Once upon a time I went to a show and it was called Blue Stockings. It was by Jessica Swale and it was directed by Spenser Davis. It was about a group of girls in the late nineteenth century at Girton College in Cambridge, who were very controversial for their time because women were not yet given the right to graduate with degrees from Cambridge. It is about choosing between knowledge and romance, threats to female friendship, and self-worth. I think this is an intriguing idea for a show, and it was interesting to learn about these women characters.
I noticed how the women students at Girton--Tess (Heather Kae Smith), Celia (Julia Rowley), Maeve (Imani Lyvette), and Carolyn (Elise Marie Davis)--seemed to be using men's words (in the form of quotation) to make their points in class. It shows that all of the ideas that were respected by society in that time were the ideas of men. By the end they begin to express their own theories and ideas, moving from quotation to contradiction of male theories. They are led to this new way of thinking by their teacher, Miss Blake (Cameron Feagin), who showed them their ideas were just as smart if not smarter than any man's and that they had a right to express them. We see the male students drinking and having fun, while the women have to work five times as hard to try to gain access to (but probably not even get) the achievements that the boys are getting. While all the women are working their butts off, the men are drunkenly proclaiming that women will never be as smart as men are.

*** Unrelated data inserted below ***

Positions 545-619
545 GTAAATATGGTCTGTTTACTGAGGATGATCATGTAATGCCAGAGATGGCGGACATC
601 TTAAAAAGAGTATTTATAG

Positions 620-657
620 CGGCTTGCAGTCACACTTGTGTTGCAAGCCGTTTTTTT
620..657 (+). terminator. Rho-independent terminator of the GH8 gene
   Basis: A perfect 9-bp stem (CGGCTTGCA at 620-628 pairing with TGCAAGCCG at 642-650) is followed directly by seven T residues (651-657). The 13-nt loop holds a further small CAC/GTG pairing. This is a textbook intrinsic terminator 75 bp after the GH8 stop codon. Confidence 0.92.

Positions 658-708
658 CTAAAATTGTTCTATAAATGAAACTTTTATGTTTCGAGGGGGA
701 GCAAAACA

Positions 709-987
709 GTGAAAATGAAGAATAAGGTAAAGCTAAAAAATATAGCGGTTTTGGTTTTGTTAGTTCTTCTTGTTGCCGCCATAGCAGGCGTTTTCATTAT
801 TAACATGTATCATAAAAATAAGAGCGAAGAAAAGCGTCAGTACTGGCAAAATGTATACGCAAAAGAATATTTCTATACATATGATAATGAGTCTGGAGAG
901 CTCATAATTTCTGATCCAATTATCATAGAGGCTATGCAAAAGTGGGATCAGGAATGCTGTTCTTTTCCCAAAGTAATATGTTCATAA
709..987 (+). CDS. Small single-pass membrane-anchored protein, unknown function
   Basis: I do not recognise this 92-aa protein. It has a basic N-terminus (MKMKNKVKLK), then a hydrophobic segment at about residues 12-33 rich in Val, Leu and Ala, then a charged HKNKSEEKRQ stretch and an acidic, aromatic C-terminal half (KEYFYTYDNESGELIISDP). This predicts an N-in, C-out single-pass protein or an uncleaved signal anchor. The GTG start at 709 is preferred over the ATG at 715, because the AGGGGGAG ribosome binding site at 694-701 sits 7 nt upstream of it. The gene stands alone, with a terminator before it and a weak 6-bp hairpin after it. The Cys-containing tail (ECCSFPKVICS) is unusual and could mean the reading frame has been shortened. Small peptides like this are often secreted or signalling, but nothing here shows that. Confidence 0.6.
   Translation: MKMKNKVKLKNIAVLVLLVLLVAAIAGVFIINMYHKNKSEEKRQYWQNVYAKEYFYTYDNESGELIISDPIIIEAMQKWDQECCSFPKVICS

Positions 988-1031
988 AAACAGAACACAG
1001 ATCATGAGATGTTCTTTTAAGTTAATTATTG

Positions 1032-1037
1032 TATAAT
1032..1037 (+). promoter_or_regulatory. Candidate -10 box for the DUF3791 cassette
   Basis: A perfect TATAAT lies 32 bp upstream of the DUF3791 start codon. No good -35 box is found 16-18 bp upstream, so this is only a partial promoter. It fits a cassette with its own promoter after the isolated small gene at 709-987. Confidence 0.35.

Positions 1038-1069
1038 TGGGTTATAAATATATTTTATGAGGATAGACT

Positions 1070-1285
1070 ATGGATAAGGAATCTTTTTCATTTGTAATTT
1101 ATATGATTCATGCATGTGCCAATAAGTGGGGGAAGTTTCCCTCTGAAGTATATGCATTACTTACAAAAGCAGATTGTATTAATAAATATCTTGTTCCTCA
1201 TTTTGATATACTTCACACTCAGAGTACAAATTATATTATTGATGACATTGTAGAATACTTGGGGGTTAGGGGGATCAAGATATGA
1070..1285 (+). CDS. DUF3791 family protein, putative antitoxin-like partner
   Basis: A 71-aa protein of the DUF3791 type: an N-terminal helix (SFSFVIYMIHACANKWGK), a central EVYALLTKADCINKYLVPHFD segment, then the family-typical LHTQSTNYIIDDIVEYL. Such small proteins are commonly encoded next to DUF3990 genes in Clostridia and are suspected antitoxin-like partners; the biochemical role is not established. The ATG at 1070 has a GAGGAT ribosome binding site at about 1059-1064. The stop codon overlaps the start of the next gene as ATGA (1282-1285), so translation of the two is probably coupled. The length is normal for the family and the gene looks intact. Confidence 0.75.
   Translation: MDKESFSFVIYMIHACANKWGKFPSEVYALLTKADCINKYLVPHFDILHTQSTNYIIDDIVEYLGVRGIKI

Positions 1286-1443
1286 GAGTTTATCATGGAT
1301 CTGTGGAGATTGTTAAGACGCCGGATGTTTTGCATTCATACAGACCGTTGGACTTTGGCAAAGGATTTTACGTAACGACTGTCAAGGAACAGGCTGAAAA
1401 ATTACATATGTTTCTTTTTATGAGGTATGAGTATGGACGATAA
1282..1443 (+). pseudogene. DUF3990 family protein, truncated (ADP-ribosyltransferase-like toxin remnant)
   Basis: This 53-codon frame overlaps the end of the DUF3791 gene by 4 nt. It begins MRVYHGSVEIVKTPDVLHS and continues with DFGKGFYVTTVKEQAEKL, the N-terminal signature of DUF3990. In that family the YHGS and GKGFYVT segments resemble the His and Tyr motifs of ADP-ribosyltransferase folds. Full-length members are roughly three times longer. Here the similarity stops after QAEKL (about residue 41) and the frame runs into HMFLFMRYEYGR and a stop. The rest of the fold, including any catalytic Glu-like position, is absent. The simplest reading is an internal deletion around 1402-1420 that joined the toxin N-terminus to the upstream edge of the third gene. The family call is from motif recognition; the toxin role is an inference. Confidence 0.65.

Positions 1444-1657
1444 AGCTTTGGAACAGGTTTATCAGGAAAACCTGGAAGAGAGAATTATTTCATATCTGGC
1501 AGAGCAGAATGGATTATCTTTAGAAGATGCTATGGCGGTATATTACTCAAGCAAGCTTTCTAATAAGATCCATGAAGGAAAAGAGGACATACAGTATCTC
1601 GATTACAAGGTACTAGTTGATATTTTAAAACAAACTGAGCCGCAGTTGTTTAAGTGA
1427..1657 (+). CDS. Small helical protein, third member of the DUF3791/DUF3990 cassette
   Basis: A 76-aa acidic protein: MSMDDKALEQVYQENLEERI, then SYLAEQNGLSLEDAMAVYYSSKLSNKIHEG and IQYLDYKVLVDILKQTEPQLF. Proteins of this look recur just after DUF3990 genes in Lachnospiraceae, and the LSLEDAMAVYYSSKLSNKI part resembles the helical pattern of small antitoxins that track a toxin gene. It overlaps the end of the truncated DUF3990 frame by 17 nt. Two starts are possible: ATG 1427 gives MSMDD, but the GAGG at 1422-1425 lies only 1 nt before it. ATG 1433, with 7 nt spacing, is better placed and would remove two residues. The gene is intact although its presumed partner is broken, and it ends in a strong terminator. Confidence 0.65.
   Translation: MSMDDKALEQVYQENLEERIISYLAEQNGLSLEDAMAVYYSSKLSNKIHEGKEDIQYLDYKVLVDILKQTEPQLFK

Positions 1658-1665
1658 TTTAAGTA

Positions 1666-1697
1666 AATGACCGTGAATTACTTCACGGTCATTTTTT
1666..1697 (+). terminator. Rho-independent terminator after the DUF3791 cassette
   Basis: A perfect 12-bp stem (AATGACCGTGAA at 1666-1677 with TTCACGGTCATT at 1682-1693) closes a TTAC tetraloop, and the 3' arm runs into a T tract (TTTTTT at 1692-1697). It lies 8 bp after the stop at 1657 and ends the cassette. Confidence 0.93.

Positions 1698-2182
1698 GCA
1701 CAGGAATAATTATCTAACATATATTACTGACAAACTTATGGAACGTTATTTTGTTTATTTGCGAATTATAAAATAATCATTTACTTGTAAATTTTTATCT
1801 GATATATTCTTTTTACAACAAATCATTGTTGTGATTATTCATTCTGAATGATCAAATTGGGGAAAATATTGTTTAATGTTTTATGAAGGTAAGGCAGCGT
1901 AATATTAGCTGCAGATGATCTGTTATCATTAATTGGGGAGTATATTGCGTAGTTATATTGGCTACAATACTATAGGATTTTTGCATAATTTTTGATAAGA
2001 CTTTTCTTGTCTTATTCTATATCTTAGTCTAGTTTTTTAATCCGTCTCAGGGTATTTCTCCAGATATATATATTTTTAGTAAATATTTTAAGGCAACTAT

I found the focus of the play inconsistent in an unhelpful way, especially in the second act because it shifted its focus from the relationships within Girton to the men and their place in the lives of the women. And at the end, after focusing on a fictional love triangle (between Tess, Ralph [Kevin Sheehan], and Will [Martin Diaz-Valdes]), the play tries to tie it all up like the end of a documentary. I was also disappointed in how the climactic scene of the play featured pretty much only monologues from men, as if the play is more interested in the male view of the situation even though we already know these men's views from earlier in the play. Their pitying apologies weren't convincing at all to me. I'm not sure they were supposed to be, but I was't sure why such meaty monologues were needed if we weren't supposed to be convinced.
People who would like this show are people who like learning about feminism, historical fiction, and drunken male proclamations. I think this is an interesting topic for a show. It has inspired me to look more into this time in history and learn more about the lives of women pursuing education and advancement.
Photos: Tom McGrath, TCMcG Photography